Experts are warning prospective home buyers and sellers not to be fooled by recent trends, which have seen average prices climb during the summer months.
According to a report from Lowestrates.ca, the full effects of the pandemic on Canada’s housing market will not be seen until later in the year, and the coming reality check could be a painful one.
While mortgage payment deferrals have helped offset the economic shock to households across the country, the end of these programs could lead to an influx of properties hitting the market, as some Canadians will no longer be able to afford their homes, triggering a slump despite low mortgage rates.
“It’s very hard to say right now if the blistering house price gains we’ve seen in the past few months will continue into the autumn and winter season. That’s when the market will really be tested,” Justin Thouin, CEO of LowestRates.ca, said in a news release.
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“The overall economy is continuing to struggle with elevated unemployment and businesses hesitant to spend. So far, hot housing markets like Toronto’s have shrugged this off, but there’s higher risk than normal now of that reversing,” he continued.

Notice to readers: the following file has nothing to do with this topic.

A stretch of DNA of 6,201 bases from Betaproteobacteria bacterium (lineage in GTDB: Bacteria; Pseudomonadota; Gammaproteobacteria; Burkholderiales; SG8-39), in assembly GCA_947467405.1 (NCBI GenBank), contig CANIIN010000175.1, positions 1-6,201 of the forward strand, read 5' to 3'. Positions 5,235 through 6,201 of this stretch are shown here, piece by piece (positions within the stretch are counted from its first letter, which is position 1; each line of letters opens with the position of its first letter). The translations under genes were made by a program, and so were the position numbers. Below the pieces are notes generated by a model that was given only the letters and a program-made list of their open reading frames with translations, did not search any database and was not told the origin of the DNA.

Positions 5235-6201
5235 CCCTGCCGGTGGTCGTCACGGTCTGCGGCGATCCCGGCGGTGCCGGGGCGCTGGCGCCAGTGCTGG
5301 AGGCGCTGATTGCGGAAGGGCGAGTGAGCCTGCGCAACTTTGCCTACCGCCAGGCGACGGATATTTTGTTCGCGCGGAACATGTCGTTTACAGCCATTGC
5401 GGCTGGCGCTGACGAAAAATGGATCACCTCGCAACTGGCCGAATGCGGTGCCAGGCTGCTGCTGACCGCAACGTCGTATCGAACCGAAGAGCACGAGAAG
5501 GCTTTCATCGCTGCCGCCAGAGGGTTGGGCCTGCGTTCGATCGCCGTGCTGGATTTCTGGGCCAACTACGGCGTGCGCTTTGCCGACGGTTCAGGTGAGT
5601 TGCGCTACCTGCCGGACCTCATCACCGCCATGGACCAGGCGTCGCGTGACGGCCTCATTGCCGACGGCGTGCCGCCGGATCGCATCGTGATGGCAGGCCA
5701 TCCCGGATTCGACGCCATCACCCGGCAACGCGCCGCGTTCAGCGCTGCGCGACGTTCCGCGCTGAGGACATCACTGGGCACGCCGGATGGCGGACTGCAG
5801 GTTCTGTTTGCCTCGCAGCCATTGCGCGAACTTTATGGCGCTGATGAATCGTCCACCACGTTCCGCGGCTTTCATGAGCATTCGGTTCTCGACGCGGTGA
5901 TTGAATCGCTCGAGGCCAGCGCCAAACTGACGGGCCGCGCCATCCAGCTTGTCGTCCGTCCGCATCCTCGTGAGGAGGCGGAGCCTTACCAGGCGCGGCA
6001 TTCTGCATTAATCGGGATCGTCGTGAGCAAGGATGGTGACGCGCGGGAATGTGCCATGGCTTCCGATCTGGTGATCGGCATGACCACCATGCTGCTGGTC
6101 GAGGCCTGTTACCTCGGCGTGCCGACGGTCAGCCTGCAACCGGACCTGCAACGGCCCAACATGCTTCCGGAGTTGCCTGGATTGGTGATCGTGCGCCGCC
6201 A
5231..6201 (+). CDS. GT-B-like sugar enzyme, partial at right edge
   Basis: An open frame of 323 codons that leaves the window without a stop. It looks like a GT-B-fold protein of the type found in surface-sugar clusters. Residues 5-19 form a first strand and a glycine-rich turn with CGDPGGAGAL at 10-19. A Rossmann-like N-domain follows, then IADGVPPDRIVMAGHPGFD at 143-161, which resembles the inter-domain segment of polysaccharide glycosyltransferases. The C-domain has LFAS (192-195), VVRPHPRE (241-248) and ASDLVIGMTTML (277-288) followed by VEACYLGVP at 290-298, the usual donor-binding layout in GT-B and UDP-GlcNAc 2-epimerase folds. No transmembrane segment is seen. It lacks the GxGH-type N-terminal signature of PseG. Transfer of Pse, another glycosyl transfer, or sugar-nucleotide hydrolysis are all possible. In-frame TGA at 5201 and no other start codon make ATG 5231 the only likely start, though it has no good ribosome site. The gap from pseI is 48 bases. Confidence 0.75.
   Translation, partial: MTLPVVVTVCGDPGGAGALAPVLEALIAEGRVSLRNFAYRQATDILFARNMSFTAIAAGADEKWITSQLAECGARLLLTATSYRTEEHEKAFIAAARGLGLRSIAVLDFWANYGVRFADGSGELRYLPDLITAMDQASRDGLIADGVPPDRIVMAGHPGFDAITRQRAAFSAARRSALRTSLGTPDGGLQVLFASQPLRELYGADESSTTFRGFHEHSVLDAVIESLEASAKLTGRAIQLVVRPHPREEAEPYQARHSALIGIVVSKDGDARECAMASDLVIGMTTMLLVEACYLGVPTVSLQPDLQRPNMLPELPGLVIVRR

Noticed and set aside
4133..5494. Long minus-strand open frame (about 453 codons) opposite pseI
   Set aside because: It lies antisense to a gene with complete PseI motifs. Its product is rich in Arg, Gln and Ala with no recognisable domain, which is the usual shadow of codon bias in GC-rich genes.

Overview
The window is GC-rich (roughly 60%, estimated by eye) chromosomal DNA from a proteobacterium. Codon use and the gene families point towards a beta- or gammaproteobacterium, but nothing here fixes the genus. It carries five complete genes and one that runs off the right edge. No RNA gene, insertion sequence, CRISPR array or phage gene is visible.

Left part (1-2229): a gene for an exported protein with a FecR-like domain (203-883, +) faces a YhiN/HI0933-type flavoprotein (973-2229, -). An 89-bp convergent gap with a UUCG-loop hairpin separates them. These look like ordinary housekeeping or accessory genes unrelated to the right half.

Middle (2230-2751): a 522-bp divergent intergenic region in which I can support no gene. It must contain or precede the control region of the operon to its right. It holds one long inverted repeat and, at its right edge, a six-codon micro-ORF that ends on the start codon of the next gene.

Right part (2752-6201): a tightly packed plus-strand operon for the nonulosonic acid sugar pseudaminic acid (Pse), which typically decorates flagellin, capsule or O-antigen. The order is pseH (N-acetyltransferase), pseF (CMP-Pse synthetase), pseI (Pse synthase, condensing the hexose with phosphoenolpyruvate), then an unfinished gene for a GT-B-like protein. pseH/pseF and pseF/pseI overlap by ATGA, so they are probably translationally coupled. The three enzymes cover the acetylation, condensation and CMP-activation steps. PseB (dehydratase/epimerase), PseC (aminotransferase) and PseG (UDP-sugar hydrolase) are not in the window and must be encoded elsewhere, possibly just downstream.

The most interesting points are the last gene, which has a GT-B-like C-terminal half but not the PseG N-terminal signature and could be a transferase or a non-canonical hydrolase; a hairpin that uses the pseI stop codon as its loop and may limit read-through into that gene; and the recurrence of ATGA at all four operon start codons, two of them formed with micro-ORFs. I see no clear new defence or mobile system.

According to the report’s findings, Toronto saw a 17 per cent year-over-year increase in average selling prices in July, which was a result of a short-term demand shock from the housing market shutting down at the beginning of the pandemic.
Additionally, national mortgage rates could drop even further than the current 1.69% fixed rates we’re seeing. Rates are expected to remain low for years.
“Something that will continue to at least help housing prices will be ultra-low mortgage rates, which we expect will continue to stick around for at least a couple of years, if not more,” Thouin said.
“There is too much volatility right now for the Bank of Canada to raise interest rates, but this doesn’t guarantee stability in Canada’s housing market,” he added.